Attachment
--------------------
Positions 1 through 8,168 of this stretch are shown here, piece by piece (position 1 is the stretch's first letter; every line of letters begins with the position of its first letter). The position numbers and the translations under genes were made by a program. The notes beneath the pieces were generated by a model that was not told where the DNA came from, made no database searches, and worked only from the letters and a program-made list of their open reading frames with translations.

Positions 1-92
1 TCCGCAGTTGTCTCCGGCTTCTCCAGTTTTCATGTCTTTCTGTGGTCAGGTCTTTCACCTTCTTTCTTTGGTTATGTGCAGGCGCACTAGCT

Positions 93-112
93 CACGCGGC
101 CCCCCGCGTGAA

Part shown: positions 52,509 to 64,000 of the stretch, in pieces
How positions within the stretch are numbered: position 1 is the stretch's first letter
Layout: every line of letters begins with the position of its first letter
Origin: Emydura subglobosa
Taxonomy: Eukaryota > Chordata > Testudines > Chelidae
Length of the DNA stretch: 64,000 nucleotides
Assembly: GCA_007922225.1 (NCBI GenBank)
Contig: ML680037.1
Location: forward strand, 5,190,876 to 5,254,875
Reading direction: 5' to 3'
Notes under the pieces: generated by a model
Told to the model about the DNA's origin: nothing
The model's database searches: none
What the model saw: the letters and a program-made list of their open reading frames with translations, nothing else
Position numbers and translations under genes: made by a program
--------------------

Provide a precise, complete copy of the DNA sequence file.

Positions 1 through 8,168 of this stretch are shown here, piece by piece (position 1 is the stretch's first letter; every line of letters begins with the position of its first letter). The position numbers and the translations under genes were made by a program. The notes beneath the pieces were generated by a model that was not told where the DNA came from, made no database searches, and worked only from the letters and a program-made list of their open reading frames with translations.

Positions 1-92
1 TCCGCAGTTGTCTCCGGCTTCTCCAGTTTTCATGTCTTTCTGTGGTCAGGTCTTTCACCTTCTTTCTTTGGTTATGTGCAGGCGCACTAGCT

Positions 93-112
93 CACGCGGC
101 CCCCCGCGTGAA

Part shown: positions 52,509 to 64,000 of the stretch, in pieces
How positions within the stretch are numbered: position 1 is the stretch's first letter
Layout: every line of letters begins with the position of its first letter
Origin: Emydura subglobosa
Taxonomy: Eukaryota > Chordata > Testudines > Chelidae
Length of the DNA stretch: 64,000 nucleotides
Assembly: GCA_007922225.1 (NCBI GenBank)
Contig: ML680037.1
Location: forward strand, 5,190,876 to 5,254,875
Reading direction: 5' to 3'
Notes under the pieces: generated by a model
Told to the model about the DNA's origin: nothing
The model's database searches: none
What the model saw: the letters and a program-made list of their open reading frames with translations, nothing else
Position numbers and translations under genes: made by a program